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Iranian Diaspora Literature of Women von Rendy, Leila Samadi (eBook)

  • Erscheinungsdatum: 13.03.2017
  • Verlag: Klaus Schwarz Verlag GmbH
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Iranian Diaspora Literature of Women

This book examines the rela ti onship between space, bilin gua lism, and writing, and female charac ters' iden tity forma tion in the late literary produc tions of Iranian women in the Dias pora, such as To See and See Again Funny in Farsi Lipstick Jihad Saffron Sky

Produktinformationen

    Format: ePUB
    Kopierschutz: AdobeDRM
    Seitenzahl: 180
    Erscheinungsdatum: 13.03.2017
    Sprache: Englisch
    ISBN: 9783879974597
    Verlag: Klaus Schwarz Verlag GmbH
    Größe: 3392 kBytes
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Iranian Diaspora Literature of Women

CHAPTER TWO: SPACE AND GENDER

As narrated in literary productions of female Iranian immigrants, characters' living space and displacement from it, affects their identity. This is particularly significant in case of female characters as their gendered identity and sexuality defines the boundaries between insiders and outsiders of the community. As reflected in the literary productions of Iranian women in the Diaspora the spaces of home, city, and homeland play an important role in the formation of the identity of female characters and displacement from these spaces leads to identity crisis.

Home is the first and most significant space that female characters associate themselves and other female characters with. The space of home, including human interactions taking place in it, time and place, is a refuge from the burden of change and in-betweeness in the Diaspora. In search of a space of belonging, female characters are connected with the space of home. However, they also experience the limitations of the expectations of the community regarding the fixation of female identity as preservers of the space of home. Here I will use the ideas of Julia Kristeva and bell hooks to analyse the association of women to this space and the significance of it for them.

Living in a western city, and the freedom it provides from the limitations in Iranian traditional cities, where traditional sexual norms reign, is a challenging experience for the female characters of the literature of Iranian Diaspora women, and causes sexual, religious and cultural identity crises. However, in these literary works it is not only the changes in the identity of female subjects in the Diaspora, which are discussed. Rather, these works also elaborate on the way the body spaces of female subjects in urban life in Iran are transformed gradually and from generation to generation. In the case of female characters living in Iran, globalized space and globalized sexual identity plays an important role in challenging the traditional understanding of body space and tradition.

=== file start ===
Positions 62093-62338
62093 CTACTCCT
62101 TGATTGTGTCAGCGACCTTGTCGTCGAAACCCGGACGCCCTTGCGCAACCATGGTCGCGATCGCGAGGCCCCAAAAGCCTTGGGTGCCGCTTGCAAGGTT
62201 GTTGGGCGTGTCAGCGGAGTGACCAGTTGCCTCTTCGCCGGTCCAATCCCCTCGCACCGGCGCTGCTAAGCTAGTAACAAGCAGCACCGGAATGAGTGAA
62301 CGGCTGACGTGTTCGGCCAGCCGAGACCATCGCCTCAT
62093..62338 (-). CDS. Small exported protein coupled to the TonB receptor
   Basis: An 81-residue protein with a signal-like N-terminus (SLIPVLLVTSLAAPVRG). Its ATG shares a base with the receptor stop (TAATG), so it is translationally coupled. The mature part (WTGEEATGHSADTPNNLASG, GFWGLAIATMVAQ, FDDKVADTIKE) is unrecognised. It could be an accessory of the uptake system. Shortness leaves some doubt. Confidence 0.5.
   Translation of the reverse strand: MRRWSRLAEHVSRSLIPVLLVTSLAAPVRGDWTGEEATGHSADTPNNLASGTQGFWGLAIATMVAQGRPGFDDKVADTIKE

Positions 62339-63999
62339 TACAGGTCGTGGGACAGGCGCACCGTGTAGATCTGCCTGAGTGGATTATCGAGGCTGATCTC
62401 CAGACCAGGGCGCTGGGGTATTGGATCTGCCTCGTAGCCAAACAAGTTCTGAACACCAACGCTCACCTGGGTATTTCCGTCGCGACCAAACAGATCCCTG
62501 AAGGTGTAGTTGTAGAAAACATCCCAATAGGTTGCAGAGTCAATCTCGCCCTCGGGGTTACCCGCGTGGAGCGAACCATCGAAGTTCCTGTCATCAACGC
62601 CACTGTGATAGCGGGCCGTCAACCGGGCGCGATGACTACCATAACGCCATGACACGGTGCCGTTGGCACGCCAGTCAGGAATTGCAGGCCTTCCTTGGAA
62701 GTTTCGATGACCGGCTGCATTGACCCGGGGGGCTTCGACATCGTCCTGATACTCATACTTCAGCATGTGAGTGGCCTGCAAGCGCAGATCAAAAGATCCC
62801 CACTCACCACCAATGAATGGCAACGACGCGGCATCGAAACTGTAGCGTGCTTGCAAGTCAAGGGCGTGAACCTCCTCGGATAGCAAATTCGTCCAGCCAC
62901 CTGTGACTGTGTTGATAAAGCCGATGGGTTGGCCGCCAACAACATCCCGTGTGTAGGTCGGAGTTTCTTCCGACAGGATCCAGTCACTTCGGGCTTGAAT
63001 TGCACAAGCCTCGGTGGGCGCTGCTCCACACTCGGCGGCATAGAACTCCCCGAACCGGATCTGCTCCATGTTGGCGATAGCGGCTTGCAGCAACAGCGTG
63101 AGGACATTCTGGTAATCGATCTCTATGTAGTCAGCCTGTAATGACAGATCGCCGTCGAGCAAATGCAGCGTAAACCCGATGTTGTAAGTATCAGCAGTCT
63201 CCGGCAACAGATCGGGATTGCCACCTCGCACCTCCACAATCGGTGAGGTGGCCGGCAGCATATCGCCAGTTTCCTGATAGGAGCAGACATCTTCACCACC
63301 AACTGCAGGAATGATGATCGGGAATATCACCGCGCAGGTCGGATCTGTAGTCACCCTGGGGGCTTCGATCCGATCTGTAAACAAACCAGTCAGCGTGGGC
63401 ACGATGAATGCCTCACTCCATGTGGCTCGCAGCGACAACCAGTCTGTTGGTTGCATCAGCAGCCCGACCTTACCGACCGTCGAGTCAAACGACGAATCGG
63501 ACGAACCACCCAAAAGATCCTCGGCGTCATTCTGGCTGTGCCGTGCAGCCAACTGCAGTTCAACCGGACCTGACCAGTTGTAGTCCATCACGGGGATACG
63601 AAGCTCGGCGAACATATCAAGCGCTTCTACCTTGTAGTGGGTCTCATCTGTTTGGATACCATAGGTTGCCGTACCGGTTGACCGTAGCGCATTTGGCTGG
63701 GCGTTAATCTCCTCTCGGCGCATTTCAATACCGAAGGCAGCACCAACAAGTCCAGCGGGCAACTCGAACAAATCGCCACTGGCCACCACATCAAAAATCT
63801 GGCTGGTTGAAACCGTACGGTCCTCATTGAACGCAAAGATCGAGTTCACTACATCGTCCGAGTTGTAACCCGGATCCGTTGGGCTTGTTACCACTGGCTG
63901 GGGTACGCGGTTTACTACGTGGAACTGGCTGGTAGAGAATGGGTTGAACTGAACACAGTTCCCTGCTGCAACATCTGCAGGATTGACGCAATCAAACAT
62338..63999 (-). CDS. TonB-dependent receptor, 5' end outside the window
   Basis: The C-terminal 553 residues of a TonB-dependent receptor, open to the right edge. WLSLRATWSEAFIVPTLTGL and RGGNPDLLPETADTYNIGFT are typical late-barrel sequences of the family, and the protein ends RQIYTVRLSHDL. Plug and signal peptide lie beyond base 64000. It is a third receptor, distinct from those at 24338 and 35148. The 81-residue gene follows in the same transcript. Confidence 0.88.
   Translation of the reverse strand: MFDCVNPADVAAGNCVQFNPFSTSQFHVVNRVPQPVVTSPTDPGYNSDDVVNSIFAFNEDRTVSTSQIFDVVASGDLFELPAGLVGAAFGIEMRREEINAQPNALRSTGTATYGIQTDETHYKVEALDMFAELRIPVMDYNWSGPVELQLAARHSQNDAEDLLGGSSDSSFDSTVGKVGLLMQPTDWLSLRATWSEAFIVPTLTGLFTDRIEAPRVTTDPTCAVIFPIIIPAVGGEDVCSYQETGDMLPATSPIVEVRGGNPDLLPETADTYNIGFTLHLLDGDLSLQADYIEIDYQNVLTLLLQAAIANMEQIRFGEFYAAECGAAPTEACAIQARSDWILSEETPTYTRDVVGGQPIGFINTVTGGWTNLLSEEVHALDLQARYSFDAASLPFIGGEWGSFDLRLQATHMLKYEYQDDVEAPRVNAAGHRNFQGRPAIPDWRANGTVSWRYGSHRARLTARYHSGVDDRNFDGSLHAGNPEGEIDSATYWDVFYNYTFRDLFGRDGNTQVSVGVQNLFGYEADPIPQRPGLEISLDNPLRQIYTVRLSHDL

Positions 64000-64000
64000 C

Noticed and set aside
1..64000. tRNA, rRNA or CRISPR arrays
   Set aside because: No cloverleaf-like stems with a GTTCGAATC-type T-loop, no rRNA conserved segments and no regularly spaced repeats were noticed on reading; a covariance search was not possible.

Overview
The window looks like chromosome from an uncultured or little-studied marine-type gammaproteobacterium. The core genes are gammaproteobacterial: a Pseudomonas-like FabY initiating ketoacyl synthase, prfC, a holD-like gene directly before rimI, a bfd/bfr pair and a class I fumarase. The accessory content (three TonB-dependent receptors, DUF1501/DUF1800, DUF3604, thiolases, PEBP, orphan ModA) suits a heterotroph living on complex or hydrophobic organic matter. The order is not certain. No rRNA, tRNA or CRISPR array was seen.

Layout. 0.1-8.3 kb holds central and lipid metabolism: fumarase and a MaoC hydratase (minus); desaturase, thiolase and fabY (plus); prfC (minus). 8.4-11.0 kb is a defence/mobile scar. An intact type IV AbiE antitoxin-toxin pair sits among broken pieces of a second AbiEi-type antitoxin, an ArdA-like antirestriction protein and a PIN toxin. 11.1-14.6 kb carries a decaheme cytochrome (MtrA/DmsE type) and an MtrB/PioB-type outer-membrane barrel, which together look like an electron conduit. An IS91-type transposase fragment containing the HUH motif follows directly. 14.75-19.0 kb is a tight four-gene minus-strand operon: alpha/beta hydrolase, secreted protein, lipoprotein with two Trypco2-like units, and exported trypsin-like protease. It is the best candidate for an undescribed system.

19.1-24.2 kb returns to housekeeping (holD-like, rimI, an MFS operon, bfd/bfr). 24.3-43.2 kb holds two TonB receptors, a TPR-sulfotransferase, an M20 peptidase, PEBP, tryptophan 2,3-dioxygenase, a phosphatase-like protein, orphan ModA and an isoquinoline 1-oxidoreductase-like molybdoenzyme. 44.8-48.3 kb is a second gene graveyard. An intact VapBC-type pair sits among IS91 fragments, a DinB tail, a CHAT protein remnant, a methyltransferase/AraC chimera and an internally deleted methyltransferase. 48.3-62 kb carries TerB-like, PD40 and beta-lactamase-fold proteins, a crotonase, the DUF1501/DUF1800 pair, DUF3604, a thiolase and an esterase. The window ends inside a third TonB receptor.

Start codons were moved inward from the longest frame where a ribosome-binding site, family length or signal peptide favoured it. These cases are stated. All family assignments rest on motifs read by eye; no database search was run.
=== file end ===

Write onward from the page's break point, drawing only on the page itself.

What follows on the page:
The space of homeland, no matter how imaginary it is, creates a sense of belonging for the female characters of these works. As mentioned in the selected autobiographical and literary works, the Iranian diasporic communities directly or indirectly try to protect their collective cultural identities through safeguarding the traditional and religious values. Here, the female characters and their sexual attitudes have a great part as transmitters and protectors of the values of their nation. This, however, restricts female characters in different aspects and leads to detachment from this space for some second generation female characters who feel more attached to the cultural values of the host land, at least as adolescents.

The first space to be considered here is Home. The second space is that of the city, and the comparison between sexual identity of female characters in urban space in Iran and in the western countries. And finally, I will discuss the role of the space of homeland in the identity formation and sexual politics of female characters in the Diaspora.

Home and Gender

Home is not a geographical place, but a space with particular routines and relations in which the subject feels complete in terms of identity. Rapport and Dawson refer to this issue as follow:

Being 'at home' and being 'homeless' are not matters of movement, of physical space, or of the fluidity of socio-cultural times and places, as such. One is at home when one inhabits a cognitive environment in which one can undertake the routines of daily life and through which one finds one's identity best mediated-and homeless when such a cognitive environment is eschewed (Rapport 1998: 10).

As reflected in the selected autobiographical and literary texts of Iranian women in the diaspora, female characters in t

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